Graft vs. Host Disease (GVHD)
What is Grave vs Host Disease or GVHD?
There are two types of GVHD that can range from mild to life-threatening:
- Acute GVHD most commonly occurs within the first 100 days after transplant and, while it can affect any part of the body, it typically affects the patient’s skin, liver, stomach and intestines.
- Chronic GVHD happens more than 100 days after transplant and can reoccur for several years. While it can still affect the same organs as acute GVHD, chronic GVHD more commonly affects the joints, eyes, mouth, lungs and skin.
The chance of getting GVHD varies a lot from patient to patient. Studies show that between 2 and 6 out of every 10 patients transplanted with donor cells will develop some level of GVHD after transplant. The chance of getting GVHD is higher in:
- Older patients
- Patients who were transplanted with cells from an unrelated donor
- Patients transplanted with stem cells gathered from peripheral blood, rather than bone marrow or cord blood
Most cases of GVHD are mild or moderate and resolve over time. However, GVHD can be more severe and life threatening in some cases.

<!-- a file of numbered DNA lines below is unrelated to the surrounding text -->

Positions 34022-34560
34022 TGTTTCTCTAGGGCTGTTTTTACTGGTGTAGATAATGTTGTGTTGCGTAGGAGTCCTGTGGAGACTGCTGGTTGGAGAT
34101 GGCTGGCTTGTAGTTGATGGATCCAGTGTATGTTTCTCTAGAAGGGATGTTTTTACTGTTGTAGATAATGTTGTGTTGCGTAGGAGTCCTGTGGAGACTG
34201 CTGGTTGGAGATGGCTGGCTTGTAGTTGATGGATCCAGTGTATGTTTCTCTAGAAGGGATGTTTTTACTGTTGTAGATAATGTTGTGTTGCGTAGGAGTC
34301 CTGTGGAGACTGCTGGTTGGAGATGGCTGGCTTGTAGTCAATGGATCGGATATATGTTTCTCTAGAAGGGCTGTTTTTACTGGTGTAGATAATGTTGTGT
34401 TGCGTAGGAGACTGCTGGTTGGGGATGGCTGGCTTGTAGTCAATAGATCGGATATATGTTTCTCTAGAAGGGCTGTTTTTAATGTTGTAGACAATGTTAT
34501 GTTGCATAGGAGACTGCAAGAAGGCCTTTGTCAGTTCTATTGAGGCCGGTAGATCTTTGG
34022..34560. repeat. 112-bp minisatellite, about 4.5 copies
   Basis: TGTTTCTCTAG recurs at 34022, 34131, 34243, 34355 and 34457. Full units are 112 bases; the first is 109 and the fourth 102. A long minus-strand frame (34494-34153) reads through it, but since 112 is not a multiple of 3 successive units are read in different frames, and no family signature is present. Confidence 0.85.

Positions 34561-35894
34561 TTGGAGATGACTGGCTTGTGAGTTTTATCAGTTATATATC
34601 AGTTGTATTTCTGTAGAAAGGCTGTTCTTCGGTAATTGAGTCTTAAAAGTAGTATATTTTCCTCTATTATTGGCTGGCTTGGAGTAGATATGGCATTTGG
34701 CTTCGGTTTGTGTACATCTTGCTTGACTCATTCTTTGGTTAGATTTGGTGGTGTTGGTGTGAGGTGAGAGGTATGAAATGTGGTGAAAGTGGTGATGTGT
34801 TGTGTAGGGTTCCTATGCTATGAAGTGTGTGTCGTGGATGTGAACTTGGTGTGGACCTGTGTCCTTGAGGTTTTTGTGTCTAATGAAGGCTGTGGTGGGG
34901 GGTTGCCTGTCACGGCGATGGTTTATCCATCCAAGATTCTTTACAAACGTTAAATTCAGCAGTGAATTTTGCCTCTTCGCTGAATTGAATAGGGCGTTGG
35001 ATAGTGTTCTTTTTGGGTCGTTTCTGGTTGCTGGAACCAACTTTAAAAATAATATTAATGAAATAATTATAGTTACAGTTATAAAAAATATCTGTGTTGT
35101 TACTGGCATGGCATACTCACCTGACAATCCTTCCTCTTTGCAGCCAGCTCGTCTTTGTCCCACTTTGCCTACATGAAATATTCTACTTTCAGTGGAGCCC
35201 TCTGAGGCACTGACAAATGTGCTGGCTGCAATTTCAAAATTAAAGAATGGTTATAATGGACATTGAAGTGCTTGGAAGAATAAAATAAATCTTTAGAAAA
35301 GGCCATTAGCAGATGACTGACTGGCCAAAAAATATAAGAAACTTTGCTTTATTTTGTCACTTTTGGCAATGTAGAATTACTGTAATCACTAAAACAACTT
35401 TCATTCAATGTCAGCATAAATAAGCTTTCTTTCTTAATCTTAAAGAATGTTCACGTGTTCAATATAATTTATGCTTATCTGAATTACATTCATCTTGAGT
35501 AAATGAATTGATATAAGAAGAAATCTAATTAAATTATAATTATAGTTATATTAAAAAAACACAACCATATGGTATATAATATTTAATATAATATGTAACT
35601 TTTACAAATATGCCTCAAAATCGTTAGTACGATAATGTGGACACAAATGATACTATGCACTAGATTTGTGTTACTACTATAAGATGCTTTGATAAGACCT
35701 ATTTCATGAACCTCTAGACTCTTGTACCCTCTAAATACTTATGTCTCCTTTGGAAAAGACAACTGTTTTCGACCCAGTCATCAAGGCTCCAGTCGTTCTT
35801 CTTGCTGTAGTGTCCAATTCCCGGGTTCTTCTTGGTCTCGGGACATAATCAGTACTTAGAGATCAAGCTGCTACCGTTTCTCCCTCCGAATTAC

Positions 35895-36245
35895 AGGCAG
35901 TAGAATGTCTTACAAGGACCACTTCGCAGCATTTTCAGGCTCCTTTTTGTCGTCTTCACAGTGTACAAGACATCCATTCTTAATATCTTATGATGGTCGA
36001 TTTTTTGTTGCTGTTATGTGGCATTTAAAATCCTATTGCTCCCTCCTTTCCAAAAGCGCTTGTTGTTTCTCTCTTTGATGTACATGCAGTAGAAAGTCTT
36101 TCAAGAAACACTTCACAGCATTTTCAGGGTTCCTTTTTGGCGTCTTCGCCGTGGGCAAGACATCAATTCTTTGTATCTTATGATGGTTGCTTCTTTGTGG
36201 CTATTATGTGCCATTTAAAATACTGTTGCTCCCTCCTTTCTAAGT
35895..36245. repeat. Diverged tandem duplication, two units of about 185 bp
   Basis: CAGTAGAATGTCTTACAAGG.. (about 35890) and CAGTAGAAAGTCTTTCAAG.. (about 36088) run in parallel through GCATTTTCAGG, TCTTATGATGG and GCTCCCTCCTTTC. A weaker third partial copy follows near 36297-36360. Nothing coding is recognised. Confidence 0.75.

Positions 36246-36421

Relation to bone marrow failure diseases:
GVHD can result from having a stem cell transplant (also called a bone marrow or peripheral blood or umbilical cord transplant) to cure the aplastic anemia, MDS, or PNH.
What causes GVHD?
GVHD can be caused by receiving a stem cell transplant from a donor.
What are the symptoms of GVHD?
GVHD signs and symptoms include, but are not limited to:
- Red rash and itching
- Yellow tint to the skin or whites of the eyes (jaundice caused by liver failure)
- Skin changes, including darkening or tightening of the skin
- Abdominal pain
- Diarrhea (large volumes, liquid and frequent)
- Nausea and vomiting
- Joint or muscle pain
- Shortness of breath
- Persistent cough
- Vision changes, such as dry eyes
- Dry mouth
- Mouth sores
- Vaginal dryness
How do you diagnose GVHD?
A physical exam and several lab and imaging tests can be done to diagnose and monitor problems caused by GVHD.
A biopsy of the skin, mucus membranes in the mouth, or other parts of the body may help confirm the diagnosis.
How do you treat GVHD?
After a transplant, the recipient usually takes immune suppressants to reduce the risk of developing GVHD. Patients stay on this medicine until their doctor thinks the risk of GVHD is low. A typical regimen includes the use of cyclosporine or mycophenolate mofetil or tacrolimus or methotrexate.
Clinical trials, also called research studies may offer good treatment options for some people GVHD. These studies also help researchers better understand the value of promising new treatments or procedures.